Top 100 Movie Review: #56 – MASH (1970)

A Black Comedy That Isn’t Funny.

Everyone in MASH comes across as cruel, not humorous.


American Film Institute’s Ranking: #56/100
Awards: Nominated for five Academy Awards winning for Best Adapted Screenplay.
My Rating: Star

Here’s some avant garde stream of consciousness for you.

War is horrifying. To participate and survive, people must cope. Some people do so by adhering to procedure and military culture. Others become self-destructive, running to drugs and alcohol. Then there are some that become unabashedly cruel. They live out crude and misogynistic lives to deal with the mangled bodies.

That last group is the focal point of Robert Altman’s MASH. We are supposed to sympathize and laugh because they aren’t doing this out of free will. In the words of Roger Ebert:

“Most comedies want us to laugh at things that aren’t really funny; in this one we laugh precisely because they’re not funny. We laugh, that we may not cry.”

Ebert’s take is ridiculous because we have nothing to cry about. The characters don’t become conduits for the horror of war because they are so deeply unlikeable. We don’t relate to them; we want to get as far away from them as possible.

To make matters worse, the director, following the new Hollywood template of hippie bullshit, created an episodic story where nothing matters, connects, or coalesces. Trying to pull the strands together in this one is intentionally made impossible.

It’s purposefully inscrutable because that’s all it has to offer: nonsense.



A division in South Korea gets two new surgeons: Hawkeye Pierce (Don Sutherland) and Duke Forrest (Tom Skerrit). Not wasting any time breaking the rules, Hawkeye steals a Jeep to take them to their new outpost. They find they are sharing a tent with Major Frank Burns (Robert Duvall), a Christian and serious personality. They quickly get him assigned to another tent to make way for the more amicable Trapper Mcintyre (Elliot Gould).

The crazy big three of Trapper, Duke, and Hawkeye team up against straight-laced Frank and Head Nurse Houlihan (Sally Kellerman).

While this is the semblance of the plot, it falls apart early.



I’ll admit, there was a movie in there somewhere.

Altman, with that New Wave Hollywood attitude, decided to have free flowing, open-ended filming sessions without much direction and plenty of drugs. This led to the two lead stars trying to get him fired off the project. Realizing that nothing flowed, interlude loudspeaker cutscenes were added after filming was done to try and create some guideposts for the viewers.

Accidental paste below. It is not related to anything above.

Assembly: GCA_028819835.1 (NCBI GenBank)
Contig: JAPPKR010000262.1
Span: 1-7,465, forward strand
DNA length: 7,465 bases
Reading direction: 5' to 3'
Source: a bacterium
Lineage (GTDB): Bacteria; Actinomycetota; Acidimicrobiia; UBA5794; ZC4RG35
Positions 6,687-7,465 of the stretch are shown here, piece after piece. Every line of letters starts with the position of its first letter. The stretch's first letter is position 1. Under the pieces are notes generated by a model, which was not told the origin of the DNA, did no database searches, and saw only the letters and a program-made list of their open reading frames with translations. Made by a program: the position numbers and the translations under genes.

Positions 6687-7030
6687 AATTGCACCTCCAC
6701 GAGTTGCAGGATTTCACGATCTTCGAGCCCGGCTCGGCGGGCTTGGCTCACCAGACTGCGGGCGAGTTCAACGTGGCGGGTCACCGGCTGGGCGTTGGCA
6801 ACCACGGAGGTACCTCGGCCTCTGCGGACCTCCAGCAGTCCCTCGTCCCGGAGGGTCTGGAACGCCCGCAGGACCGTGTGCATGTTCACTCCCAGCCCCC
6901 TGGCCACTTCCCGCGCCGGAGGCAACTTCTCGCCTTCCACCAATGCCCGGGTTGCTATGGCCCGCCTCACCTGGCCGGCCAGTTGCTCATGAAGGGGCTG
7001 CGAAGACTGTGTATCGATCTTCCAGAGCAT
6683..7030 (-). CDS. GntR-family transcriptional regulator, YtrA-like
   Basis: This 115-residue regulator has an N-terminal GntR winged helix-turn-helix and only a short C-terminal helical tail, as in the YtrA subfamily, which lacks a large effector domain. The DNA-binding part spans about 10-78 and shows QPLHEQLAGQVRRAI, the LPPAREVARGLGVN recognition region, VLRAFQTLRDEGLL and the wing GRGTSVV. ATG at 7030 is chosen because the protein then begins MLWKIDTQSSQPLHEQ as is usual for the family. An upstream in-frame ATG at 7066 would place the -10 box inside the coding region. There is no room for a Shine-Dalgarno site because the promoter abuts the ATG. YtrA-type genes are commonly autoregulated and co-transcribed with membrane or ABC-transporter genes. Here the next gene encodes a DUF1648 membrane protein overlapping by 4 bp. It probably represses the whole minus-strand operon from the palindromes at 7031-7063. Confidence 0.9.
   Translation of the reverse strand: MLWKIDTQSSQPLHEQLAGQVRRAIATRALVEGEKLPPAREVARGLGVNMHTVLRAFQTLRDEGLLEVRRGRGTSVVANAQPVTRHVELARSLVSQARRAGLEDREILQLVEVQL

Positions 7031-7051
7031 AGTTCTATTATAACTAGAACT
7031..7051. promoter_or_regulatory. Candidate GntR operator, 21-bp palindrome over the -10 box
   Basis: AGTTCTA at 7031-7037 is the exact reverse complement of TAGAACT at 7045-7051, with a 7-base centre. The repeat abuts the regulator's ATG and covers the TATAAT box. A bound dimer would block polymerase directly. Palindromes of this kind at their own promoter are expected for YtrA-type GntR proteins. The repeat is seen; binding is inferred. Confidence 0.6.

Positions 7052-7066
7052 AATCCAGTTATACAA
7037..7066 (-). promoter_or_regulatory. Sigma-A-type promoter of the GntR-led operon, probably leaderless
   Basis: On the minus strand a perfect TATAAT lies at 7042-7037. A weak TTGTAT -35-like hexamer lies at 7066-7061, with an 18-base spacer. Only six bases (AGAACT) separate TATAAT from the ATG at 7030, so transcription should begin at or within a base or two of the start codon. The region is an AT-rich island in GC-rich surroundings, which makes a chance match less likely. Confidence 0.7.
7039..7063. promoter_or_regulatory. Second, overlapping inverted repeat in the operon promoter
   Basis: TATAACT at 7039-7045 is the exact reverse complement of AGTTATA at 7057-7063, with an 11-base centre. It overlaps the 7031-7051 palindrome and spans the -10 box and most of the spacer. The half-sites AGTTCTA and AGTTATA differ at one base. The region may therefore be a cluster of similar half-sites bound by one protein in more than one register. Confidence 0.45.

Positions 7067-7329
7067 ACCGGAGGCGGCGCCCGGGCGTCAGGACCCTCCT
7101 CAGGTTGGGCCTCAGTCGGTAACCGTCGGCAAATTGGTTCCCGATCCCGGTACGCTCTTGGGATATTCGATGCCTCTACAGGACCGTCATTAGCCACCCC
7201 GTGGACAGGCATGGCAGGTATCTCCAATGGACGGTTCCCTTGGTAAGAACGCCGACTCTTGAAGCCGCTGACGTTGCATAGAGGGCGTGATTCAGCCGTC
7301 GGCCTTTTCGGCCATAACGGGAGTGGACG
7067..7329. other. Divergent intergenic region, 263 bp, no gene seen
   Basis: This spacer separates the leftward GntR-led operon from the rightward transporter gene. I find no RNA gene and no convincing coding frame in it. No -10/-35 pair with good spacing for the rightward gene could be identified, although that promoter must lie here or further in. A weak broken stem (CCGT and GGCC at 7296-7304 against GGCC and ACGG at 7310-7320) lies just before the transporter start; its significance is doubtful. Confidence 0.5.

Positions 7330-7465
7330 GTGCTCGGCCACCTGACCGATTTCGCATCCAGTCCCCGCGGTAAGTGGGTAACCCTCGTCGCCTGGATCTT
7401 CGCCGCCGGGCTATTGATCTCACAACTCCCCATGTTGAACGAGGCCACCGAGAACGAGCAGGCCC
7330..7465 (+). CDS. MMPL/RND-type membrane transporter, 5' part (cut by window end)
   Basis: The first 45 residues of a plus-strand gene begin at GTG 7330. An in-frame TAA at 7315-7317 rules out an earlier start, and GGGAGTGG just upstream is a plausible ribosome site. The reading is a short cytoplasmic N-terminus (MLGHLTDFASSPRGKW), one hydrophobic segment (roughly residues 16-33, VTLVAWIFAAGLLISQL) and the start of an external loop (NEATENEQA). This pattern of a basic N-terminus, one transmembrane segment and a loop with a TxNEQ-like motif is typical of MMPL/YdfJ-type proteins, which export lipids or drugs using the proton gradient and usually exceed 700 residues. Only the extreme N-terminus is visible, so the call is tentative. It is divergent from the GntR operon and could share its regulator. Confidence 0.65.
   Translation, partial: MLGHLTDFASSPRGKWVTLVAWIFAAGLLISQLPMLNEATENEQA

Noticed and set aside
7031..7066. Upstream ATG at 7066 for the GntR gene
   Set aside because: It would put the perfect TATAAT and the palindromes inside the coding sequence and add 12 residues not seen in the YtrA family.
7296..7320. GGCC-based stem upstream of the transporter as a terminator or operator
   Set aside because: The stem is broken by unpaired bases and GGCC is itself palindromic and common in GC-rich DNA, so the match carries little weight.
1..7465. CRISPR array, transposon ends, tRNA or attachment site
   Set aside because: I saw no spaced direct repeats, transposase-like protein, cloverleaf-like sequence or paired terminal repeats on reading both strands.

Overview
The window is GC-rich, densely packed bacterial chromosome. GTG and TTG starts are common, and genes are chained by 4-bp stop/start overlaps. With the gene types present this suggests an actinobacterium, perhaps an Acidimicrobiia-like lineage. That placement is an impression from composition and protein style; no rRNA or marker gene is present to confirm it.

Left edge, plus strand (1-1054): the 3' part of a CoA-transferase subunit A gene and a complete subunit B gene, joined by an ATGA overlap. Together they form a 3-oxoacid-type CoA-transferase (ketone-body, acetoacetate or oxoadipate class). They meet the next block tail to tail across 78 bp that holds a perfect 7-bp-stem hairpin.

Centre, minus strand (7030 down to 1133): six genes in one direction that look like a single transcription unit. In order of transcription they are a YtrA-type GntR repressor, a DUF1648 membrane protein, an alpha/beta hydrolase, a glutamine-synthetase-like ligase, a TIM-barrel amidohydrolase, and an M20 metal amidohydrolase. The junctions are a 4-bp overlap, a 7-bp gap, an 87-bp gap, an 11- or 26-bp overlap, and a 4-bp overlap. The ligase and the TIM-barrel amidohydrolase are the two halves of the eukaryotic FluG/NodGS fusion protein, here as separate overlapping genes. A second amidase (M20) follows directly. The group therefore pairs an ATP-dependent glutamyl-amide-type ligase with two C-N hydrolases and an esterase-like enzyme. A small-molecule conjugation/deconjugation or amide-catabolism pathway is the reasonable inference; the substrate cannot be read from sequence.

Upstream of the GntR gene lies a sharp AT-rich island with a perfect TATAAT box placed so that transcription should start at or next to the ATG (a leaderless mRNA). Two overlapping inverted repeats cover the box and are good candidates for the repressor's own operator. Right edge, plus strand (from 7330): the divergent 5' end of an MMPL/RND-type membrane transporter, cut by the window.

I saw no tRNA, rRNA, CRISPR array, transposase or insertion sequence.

Between all the chaos, you can see the seedlings of the counter culture vs. establishment theme bubbling up in the beginning of the film. It gets wiped out by half-way through the film, though: Frank is kicked off base and the stringent Nurse Houlihan becomes a cheerleader, like that was fucking believable.

Then the plot goes off the rails.


A dentist on base thinks he’s gay because he had ED and decides to kill himself. The gang decides that’s a reasonable response, gives him a last supper celebration, and puts him in a coffin after a sleeping pill. Thankfully, Hawkeye convinces a female officer to satisfy the dentist who’s rumored to be well equipped and everyone ends up happy, particularly the female officer.

It’s awful. It is all awful.

One particularly cringe worthy scene is when Nurse Houlihan is taking a shower. The gang gets the entire post to sit outside as they lift up the tent, exposing her nude as she grovels on the wood with soap still in her hair. The men laugh and laugh as she indignantly gets her clothes and reports to the commanding officer who is incompetent. Her outrage is pure and true, and I didn’t find myself laughing.

None of this funny. Nor, in the words of Ebert, is this keeping me from “crying.”


The most common mental gymnastic I see people perform for this film is the very one I’ve referenced with Ebert. While these men are seeing the mutilated bodies from war, they exquisitely perform complicated surgeries without a hiccup. It affects them so deeply that they most cope in any way that they can. They are crazy and ill-mannered because war has made them this way. The movie never states that this behavior is okay; it more points to what war does to people and how it can turn these professional surgeons into groveling frat boys.

This could have worked if not for the main characters being so completely without merit for empathy. At no time do we see the cracks of the facade — everything is a joke through and through. Even while in the operating room, there are no shortage of quips and sexist comments to the nurses.

These characters never show that all of this extra-curricular crap is a coping mechanism. It is actually way more believable that this is them being their true selves. They aren’t doing this shit to Nurse Houhlihan because they need to blow off steam; they are actually just asshole surgeons.


Awful movie where I didn’t even mention the non-sequitar football game!

Other People’s Takes: 

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